The vanished reservoirs will leave behind bowls of mud at risk of being taken over by weeds. A native plant nursery will provide seedlings so botanists can rush in ahead of invasives like reed canarygrass and Scotch broom to plant common snowberry and Nootka rose.
The goal is not to recreate snapshots from long ago, according to Joshua Chenoweth, botanical restorationist for the park, but rather to provide flexibility in the face of an uncertain future: "There are so many variables, our concern isn't whether it turns into a Douglas-fir forest or a hemlock forest." But any kind of forest might be hard to grow. The exposed ground, in some cases, will be just sand and gravel. Few young trees will take root in it, even species like red alder, which are some of the first to appear at disturbed sites.
In the future, due to climate change, the river may be warmer and slower, fed more by rainstorms than snowmelt, attracting a different suite of species than were there a hundred years ago or requiring existing species to adopt new life histories. The ability to survive in the face of disturbance is termed "resilience," and it is one of the major goals of restoration projects like this one. Large numbers and genetic diversity both help a species persist.
Perhaps the most controversial element of the Elwha Fish Restoration Plan, put together by the park, the tribe, the state, and NOAA, is the use of hatchery fish, particularly a non-native strain, the Chambers Creek steelhead, which matures more quickly than its native counterpart. Hatchery fish have a lower survival rate and carry disease, and may put the resilience of wild fish at risk. Restoration money funded a new hatchery for the tribe, which, together with a state facility, will raise chinook, coho, steelhead, chum, and pink salmon to be released, some right at the hatcheries, some in the other reaches of the river, before, during, and perhaps even after dam removal.
Larry Ward, manager of the new tribal hatchery, says the hatcheries will increase stocks for tribal members who rely on fish for their livelihood. The Lower Elwha Klallam have already made concessions by agreeing to a five-year fishing moratorium on the river, he notes. Though scientists might consider the river a natural laboratory to study wild fish, he adds, it isn't: "There are not really stocks on the river that haven't been influenced by the hatchery at some point."
Some biologists think salmon will recolonize the river naturally and don't need help. Farther upriver, McHenry points out one of the river's side channels. Not far from the raging, muddy body of the Elwha, a clear stream cuts through the brush; small stones and gravel line its bed. It's good spawning ground. "If you're a fish in here," he says, picking up stones, "you got a good chance of surviving dam removal."
Those who want to track wild fish after the dams come down face obstacles besides hatchery interference. Even with the $325 million and all the studies under way, money for post-dam-removal monitoring is in short supply. So far, scientists and agencies have been patching together smaller grants year by year, hoping to study how the ecosystem responds to salmon recolonizing, how species interact, how the forest regenerates or doesn't regenerate. According to McHenry, "We've made great progress ... but it doesn't look like we're going to have the resources to carry it all the way through. My biggest fear is that we won't be able to answer some of the questions that society's going to want to know. ... That would be a failure of this project in my mind."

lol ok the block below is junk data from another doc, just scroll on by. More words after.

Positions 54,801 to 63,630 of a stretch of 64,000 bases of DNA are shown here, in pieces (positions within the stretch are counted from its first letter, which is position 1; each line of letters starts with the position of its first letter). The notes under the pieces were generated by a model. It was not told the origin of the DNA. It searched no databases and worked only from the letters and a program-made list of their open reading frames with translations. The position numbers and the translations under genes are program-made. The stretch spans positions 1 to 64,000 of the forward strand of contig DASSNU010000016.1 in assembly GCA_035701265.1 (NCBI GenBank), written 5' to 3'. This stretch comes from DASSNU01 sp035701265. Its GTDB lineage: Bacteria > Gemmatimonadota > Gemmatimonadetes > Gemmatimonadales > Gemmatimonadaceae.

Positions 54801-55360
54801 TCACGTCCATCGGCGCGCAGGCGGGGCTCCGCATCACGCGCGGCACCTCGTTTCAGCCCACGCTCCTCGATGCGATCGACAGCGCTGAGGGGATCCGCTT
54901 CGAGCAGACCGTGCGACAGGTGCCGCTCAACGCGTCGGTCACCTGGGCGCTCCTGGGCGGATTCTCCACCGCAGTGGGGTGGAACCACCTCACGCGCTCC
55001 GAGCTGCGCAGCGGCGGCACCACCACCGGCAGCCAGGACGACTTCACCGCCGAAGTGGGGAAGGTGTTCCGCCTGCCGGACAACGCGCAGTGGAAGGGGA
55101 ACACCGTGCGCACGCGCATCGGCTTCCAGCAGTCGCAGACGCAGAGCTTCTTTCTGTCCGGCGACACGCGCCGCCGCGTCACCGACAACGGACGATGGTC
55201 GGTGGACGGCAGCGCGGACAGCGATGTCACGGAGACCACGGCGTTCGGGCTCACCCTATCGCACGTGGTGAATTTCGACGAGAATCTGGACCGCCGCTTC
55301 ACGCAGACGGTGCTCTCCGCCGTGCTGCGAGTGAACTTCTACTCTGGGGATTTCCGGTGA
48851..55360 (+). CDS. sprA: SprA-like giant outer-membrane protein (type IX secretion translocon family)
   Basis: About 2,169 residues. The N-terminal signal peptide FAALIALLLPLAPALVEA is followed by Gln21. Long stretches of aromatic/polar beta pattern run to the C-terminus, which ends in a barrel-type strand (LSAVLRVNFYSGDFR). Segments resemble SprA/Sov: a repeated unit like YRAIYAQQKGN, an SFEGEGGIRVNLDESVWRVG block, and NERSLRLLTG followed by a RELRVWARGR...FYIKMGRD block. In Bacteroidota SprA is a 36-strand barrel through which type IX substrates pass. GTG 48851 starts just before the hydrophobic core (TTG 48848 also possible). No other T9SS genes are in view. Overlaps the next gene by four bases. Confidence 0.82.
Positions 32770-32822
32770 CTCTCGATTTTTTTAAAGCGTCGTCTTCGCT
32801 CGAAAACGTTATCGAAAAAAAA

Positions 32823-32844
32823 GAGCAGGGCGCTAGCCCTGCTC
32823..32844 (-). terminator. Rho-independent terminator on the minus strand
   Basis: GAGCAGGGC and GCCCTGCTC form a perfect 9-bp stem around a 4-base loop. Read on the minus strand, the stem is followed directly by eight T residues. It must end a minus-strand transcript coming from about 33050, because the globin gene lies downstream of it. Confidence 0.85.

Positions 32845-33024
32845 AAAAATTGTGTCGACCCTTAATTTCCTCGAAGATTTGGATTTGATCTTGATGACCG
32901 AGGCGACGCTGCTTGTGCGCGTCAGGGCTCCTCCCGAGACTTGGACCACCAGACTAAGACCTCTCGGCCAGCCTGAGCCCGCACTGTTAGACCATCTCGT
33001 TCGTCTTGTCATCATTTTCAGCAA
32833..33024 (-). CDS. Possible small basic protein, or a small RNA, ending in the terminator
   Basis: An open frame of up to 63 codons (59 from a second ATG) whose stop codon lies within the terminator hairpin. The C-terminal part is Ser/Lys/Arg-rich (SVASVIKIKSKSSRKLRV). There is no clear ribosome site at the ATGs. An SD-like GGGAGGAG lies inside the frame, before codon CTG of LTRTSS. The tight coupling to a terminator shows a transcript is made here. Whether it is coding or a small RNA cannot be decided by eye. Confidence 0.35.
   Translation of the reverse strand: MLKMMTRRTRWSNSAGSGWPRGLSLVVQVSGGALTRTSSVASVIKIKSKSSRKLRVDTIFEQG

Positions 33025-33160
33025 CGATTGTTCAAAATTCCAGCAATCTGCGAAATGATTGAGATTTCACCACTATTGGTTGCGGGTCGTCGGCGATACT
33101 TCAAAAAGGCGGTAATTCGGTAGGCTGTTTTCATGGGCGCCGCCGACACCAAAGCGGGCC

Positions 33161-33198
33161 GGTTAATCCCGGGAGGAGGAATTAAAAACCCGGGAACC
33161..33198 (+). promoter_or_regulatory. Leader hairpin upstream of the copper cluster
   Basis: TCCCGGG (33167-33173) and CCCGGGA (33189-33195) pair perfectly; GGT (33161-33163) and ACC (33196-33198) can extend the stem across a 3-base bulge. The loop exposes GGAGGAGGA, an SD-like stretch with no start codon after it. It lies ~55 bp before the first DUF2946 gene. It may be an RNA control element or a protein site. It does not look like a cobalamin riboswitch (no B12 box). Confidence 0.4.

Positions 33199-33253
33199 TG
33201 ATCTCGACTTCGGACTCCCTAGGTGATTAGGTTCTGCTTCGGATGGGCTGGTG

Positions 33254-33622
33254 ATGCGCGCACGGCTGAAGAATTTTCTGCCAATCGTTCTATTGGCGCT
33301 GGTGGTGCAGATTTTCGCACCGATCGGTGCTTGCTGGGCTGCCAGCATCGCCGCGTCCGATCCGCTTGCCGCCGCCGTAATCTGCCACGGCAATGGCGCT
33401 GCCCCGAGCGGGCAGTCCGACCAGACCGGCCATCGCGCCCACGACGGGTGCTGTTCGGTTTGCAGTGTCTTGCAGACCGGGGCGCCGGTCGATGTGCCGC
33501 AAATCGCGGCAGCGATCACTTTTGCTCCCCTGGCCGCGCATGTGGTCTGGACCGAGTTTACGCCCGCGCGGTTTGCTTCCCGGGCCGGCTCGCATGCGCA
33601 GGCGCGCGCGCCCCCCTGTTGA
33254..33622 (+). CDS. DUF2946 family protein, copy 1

Aldwell kept newspaper articles about the dam-building project in a scrapbook, now housed at the University of Washington. The clippings chart fundraising battles, ground-breaking celebrations, and the accidental blowout of the first dam in 1912, which flooded Lower Klallam houses and flung fish into trees. The scrapbook itself was produced by United Business Service. Its motto is stamped on the dark brown cover: "A man's judgment is no better than his imagination."
Aldwell's imagination was a product of his times, framed by manifest destiny. The 21st century's cultural imagination includes melting icecaps and parched earth. But it also holds, at least on the part of the Elwha scientists, great hopes for restoration, whether of individual species or ecosystem function.
For Robert Elofson, a member of the Lower Elwha Klallam and project director for the tribe's restoration program, success would be a river similar to the one that was lost, the one that played such a large role in the life of the tribe. "You could honestly say that our hopes are to return the river to the state it was before the dams were built," he says. "I think we stand a very good chance."
George Pess of the Northwest Fisheries Science Center looks forward to hiking to the upper Elwha and encountering salmon. And not just seeing them: "The smell of decaying salmon in places that haven't smelled like that in a hundred years — it's something you won't forget," he says. The salmon, to him, are not just individual fish, but nutrient delivery systems, taking protein from the ocean and bringing it, in the form of flesh and bone, into the high forests when they die after spawning. "People think of it as the smell of death," he says, "but it's actually the smell of life."
Though McHenry is critical of parts of the plan and worries about lack of monitoring funds, when asked if he has a model river restoration he hopes the Elwha will emulate, he pauses for a moment and looks at the churning water: "I guess I'm hoping this will be the model. Even though it's imperfect."
This story originally appeared in the September 19, 2011 issue of High Country News (hcn.org).